Thursday, June 14, 2012

In New Jersey, One Form of School Choice that Makes Everyone Happy

Check out my post today at WHYY's Newsworks. Today's question addresses NJ's Interdistrict Public School Choice Program (IPSCP):
Just consider the woes: unanticipated expenses for sending districts; a drain on local public funds; erosion of local control; participation dependent on parental advocacy. It's everything the anti-choice community loves to hate about school choice, particularly charter schools and corporate-sponsored scholarships.
Yet IPSCP remains unscathed. What is it about this form of school choice that makes it palatable to everyone from teacher union officials to legislators to school boards?

2 comments:

Valarie M. Smith said...

My first hand experience with the Interdistrict Public School Choice began with it's start as a pilot in 1998. I am the person who kicked off the implementation of 2010 expansion.

To say that the program has been a success & is wanted by parents throughout the state for numerous reasons would be an understatement.

The fact has to be made clear that the IPSCP is not just for seeking a more challenging academic environment for children. When Governor Christie signed the bill, the phone lines at the statehouse & at the Dept. of Ed were jammed for days with parents wanting to learn how to enroll their students in another school.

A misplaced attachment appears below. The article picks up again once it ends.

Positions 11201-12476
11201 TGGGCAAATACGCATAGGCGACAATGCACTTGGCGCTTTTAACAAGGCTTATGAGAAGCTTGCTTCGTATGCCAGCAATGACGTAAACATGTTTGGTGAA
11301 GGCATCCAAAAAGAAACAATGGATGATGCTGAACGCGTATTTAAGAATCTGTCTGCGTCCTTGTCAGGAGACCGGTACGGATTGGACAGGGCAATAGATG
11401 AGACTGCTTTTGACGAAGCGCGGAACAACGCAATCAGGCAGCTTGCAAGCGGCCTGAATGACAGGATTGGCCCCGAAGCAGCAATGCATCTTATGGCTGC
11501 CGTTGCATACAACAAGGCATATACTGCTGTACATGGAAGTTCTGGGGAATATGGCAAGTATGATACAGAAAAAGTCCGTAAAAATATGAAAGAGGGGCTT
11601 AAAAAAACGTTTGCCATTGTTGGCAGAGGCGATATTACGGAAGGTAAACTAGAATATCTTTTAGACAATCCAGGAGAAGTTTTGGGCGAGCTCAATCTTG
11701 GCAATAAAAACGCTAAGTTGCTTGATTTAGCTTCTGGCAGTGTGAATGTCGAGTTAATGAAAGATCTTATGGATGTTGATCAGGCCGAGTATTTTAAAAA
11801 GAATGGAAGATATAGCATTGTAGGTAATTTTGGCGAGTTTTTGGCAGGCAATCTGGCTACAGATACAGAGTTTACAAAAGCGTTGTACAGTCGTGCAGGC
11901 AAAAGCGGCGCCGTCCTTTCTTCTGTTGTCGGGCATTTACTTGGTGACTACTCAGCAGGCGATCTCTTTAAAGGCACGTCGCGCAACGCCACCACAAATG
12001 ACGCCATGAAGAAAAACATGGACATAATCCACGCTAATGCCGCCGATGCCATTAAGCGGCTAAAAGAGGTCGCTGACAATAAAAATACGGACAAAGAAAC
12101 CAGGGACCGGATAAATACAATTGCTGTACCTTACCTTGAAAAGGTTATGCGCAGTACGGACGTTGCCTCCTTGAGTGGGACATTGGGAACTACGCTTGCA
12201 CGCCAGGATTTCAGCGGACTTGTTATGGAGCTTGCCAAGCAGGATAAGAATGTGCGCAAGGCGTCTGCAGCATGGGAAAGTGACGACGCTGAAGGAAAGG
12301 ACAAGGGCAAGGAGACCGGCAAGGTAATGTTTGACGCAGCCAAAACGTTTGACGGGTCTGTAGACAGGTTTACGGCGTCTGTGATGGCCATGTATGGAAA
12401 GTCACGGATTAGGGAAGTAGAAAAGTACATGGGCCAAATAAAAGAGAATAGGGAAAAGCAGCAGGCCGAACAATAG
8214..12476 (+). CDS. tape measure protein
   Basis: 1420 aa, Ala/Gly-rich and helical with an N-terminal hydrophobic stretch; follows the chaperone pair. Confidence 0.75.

It needs to be pointed out that public school choice has been around for decades for those parents fortunate enough to be able to pay the tuition rates.

Parents want this program because of wanting to give their student a fresh start at a new school (bullying), it's also wanted for day care purposes, & some working parents would rather have their children in a school that is close to where they work. I also spoke with several parents who wanted a less stressful academic environment for their child.

Communities like it & are finding that it's enriching schools by building up declining enrollment, helping to create specialized programs, & creating some diversity in the student body.

What is of concern are the new proposed regulations. The language is not precise and it leaves too wide of a berth for arbitrary decision making by the Department. We must keep this program as a Choice for Parents not one of rewarding high ranking academic schools or of political preferences.

We have a great group of Superintendents led by Bob Garguillo (Folsom) that pushing to keep the program one of Choice!

Valarie M. Smith
Former Secretary's Regional Representative US Dept.of Ed
Region II, NY, NJ, Puerto Rico, US VI
Former Director, School Choice & NonPublic Options NJDOE

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